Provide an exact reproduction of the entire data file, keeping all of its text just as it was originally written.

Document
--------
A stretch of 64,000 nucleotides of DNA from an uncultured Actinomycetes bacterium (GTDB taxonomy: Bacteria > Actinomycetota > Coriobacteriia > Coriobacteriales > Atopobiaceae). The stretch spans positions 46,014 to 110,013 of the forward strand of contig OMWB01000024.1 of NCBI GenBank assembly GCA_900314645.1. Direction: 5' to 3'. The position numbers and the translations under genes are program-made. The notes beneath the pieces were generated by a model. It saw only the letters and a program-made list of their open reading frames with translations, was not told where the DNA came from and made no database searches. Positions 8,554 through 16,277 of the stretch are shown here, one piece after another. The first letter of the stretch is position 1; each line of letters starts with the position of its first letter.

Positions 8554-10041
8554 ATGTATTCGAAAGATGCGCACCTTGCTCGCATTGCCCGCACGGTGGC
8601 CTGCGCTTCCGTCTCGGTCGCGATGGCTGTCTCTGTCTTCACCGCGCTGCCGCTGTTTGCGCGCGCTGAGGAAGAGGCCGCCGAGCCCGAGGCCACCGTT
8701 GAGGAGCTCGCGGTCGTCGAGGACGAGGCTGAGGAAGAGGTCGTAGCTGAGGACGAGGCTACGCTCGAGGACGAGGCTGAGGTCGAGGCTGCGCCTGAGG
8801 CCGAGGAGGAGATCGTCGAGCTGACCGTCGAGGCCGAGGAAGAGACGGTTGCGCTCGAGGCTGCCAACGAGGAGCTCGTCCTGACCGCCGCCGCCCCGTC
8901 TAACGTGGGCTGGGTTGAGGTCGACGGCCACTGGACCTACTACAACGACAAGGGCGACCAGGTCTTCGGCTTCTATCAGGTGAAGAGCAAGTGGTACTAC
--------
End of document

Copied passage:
A stretch of 64,000 nucleotides of DNA from an uncultured Actinomycetes bacterium (GTDB taxonomy: Bacteria > Actinomycetota > Coriobacteriia > Coriobacteriales > Atopobiaceae). The stretch spans positions 46,014 to 110,013 of the forward strand of contig OMWB01000024.1 of NCBI GenBank assembly GCA_900314645.1. Direction: 5' to 3'. The position numbers and the translations under genes are program-made. The notes beneath the pieces were generated by a model. It saw only the letters and a program-made list of their open reading frames with translations, was not told where the DNA came from and made no database searches. Positions 8,554 through 16,277 of the stretch are shown here, one piece after another. The first letter of the stretch is position 1; each line of letters starts with the position of its first letter.

Positions 8554-10041
8554 ATGTATTCGAAAGATGCGCACCTTGCTCGCATTGCCCGCACGGTGGC
8601 CTGCGCTTCCGTCTCGGTCGCGATGGCTGTCTCTGTCTTCACCGCGCTGCCGCTGTTTGCGCGCGCTGAGGAAGAGGCCGCCGAGCCCGAGGCCACCGTT
8701 GAGGAGCTCGCGGTCGTCGAGGACGAGGCTGAGGAAGAGGTCGTAGCTGAGGACGAGGCTACGCTCGAGGACGAGGCTGAGGTCGAGGCTGCGCCTGAGG
8801 CCGAGGAGGAGATCGTCGAGCTGACCGTCGAGGCCGAGGAAGAGACGGTTGCGCTCGAGGCTGCCAACGAGGAGCTCGTCCTGACCGCCGCCGCCCCGTC
8901 TAACGTGGGCTGGGTTGAGGTCGACGGCCACTGGACCTACTACAACGACAAGGGCGACCAGGTCTTCGGCTTCTATCAGGTGAAGAGCAAGTGGTACTAC